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October 26, 2016

HealthForumOnline Updates Online CE Course on Stress and Health for Mental Healthcare Providers

HealthForumOnline (HFO) has recently updated its online continuing education (CE) course entitled, Stress and Health: An Introduction to Mind-Body Approaches to Healing, presenting mental health providers with the state-of-the-science of mind-body interventions that manage stress, prevent disease and promote health. HFO offers over 100 online CE courses for psychologists, social workers, counselors and therapists that are fast, convenient and especially cost-effective - with free ongoing access to course updates beyond completion of the CE activity.

Philadelphia, PA (PRWEB) October 26, 2016 –HealthForumOnline (HFO), a nationally-approved (APA, ASWB, NBCC, NYSED Social Work Board) provider of online continuing education (CE) for psychologists, social workers, counselors, therapists, and other allied professionals announces recent updates to its online CE course, Stress and Health: An Introduction to Mind-Body Approaches to Healing from their extensive online CE resource library.

Exposure to stress is widespread and inevitable. Think of how we commonly refer to the impact stress has in our lives and on our wellbeing. We intuit how our symptoms are “stress-related”, or how so-and-so’s health condition resulted from stress. In fact, “Stress in America,” a recent survey by the American Psychological Association (1), found 25% of Americans believe stress has a strong or very strong impact on their physical health -- this percent is even higher among millennials (30%) and parents (31%). Chronic stress may be the most common contributor to ill health in modern societies (2).

As the link between stress and illness becomes more evident, it is important for healthcare providers to understand patient’s stress-related symptoms, as well as to remain knowledgeable about effective, yet simple, techniques to manage it. Ancient non-pharmacologic “Mind-Body” approaches, like meditation and yoga, are in greater use today than ever as a means of reducing stress and enhancing health (3-4). These approaches have proven success as complements or alternatives to traditional Western medicine in treating various mental and/or physical illnesses, including depression, anxiety, cardiovascular disease, migraines, chronic pain, and cancer treatment-related symptoms (e.g., 5-9). Moreover, in light of the current opioid epidemic, the need for better education among healthcare providers in non-pharmacologic treatment strategies is ever more apparent.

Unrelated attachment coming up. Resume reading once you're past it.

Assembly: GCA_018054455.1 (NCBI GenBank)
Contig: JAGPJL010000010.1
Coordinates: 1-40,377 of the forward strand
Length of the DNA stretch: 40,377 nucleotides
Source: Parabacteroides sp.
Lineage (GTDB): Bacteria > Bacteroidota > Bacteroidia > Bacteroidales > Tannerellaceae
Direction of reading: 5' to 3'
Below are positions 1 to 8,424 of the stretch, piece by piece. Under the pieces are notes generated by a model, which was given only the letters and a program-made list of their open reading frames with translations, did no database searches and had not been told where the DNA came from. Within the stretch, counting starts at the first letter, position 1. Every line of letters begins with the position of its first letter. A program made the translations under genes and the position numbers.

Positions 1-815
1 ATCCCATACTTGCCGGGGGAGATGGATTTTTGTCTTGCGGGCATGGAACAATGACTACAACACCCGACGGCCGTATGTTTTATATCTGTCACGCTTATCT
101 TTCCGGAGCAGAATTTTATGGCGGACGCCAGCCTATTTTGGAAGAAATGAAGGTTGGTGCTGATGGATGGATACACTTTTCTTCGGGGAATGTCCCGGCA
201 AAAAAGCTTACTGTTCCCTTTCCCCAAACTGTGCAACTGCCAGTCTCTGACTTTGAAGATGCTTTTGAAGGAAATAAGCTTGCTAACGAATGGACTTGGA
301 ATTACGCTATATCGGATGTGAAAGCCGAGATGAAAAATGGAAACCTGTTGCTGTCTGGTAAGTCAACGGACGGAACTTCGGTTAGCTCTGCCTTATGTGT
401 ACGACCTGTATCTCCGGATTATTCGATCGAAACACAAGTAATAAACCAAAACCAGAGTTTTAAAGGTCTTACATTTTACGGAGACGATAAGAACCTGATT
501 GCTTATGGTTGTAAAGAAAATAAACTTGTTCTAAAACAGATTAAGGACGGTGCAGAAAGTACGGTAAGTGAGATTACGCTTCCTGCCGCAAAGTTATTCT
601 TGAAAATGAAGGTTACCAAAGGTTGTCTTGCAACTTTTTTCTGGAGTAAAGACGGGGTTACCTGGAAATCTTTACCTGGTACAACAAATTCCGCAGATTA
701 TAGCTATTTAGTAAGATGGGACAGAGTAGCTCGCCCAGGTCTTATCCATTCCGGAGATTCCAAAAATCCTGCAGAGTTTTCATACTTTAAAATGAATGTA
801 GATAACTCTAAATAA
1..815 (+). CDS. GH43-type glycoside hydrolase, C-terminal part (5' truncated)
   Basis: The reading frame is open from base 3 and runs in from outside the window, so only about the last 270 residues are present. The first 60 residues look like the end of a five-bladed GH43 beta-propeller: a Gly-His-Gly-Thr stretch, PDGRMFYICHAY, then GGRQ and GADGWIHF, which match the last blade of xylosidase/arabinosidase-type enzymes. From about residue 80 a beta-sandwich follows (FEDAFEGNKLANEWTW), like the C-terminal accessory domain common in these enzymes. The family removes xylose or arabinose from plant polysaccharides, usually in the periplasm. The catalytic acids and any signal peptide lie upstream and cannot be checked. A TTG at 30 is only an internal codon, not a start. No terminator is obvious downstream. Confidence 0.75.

This newly updated online CE course defines stress and its impact on health. The clinical application of stress management in the healthcare context is addressed and the evidence supporting the two most widely used approaches - mindfulness based stress reduction (MBSR) and yoga – are reviewed.

Mental health professionals can chose from over 20 categories of CE topics related to health psychology and behavioral medicine (i.e., ethics, women’s health, cultural diversity, eating disorders, reproduction/sexuality, aging/gerontology, chemical dependency, chronic/acute illness, long-term care, neuropsychology, pain management, spirituality, LGBT issues). HFO’s online CE courses are fast, convenient and cost-effective. 

  1. APA (2015). Stress in America, Paying with our health. Washington, DC, American Psychological Association.
  2. Duhault, J.L. (2002).  Stress prevention and management: a challenge for patients and physicians. Metabolism, 6(51), 46-48.
  3. National Institutes of Health. (2015). What complementary and integrative approaches do Americans use? Key findings from the 2012 National Health Interview Survey. Accessed March 30, 2016 from https://nccih.nih.gov/research/statistics/NHIS/2012/key-findings
  4. Khoury, B., et al. (2015). Mindfulness-based stress reduction for healthy individuals, A meta-analysis. Journal of Psychosomatic Research, 78(6), 519-28.
  5. Burnett-Zeigler, I., et al. (2016). Mind–body approaches to treating mental health symptoms among disadvantaged populations, A comprehensive review. Journal of Alternative and Complementary Medicine, 22(2), 115-124.
  6. Younge, J.O., et al. (2015). Mind-body practices for patients with cardiac disease, A systematic review and meta-analysis. European Journal of Preventive Cardiology, 22(11), 1385-1398.
  7. Desveaux, L., et al. (2015). Yoga in the management of chronic disease, A systematic review and meta-analysis. Medical Care, 53(7), 653-661.
  8. Zhang, M.F., et al. (2015). Effectiveness of mindfulness-based therapy for reducing anxiety and depression in patients with cancer, A meta-analysis. Medicine, 94(45), e0897-0.
  9. Derry, H.M., et al. (2015). Yoga and self-reported cognitive problems in breast cancer survivors: a randomized controlled trail. Psychooncology, 24(8), 958-966.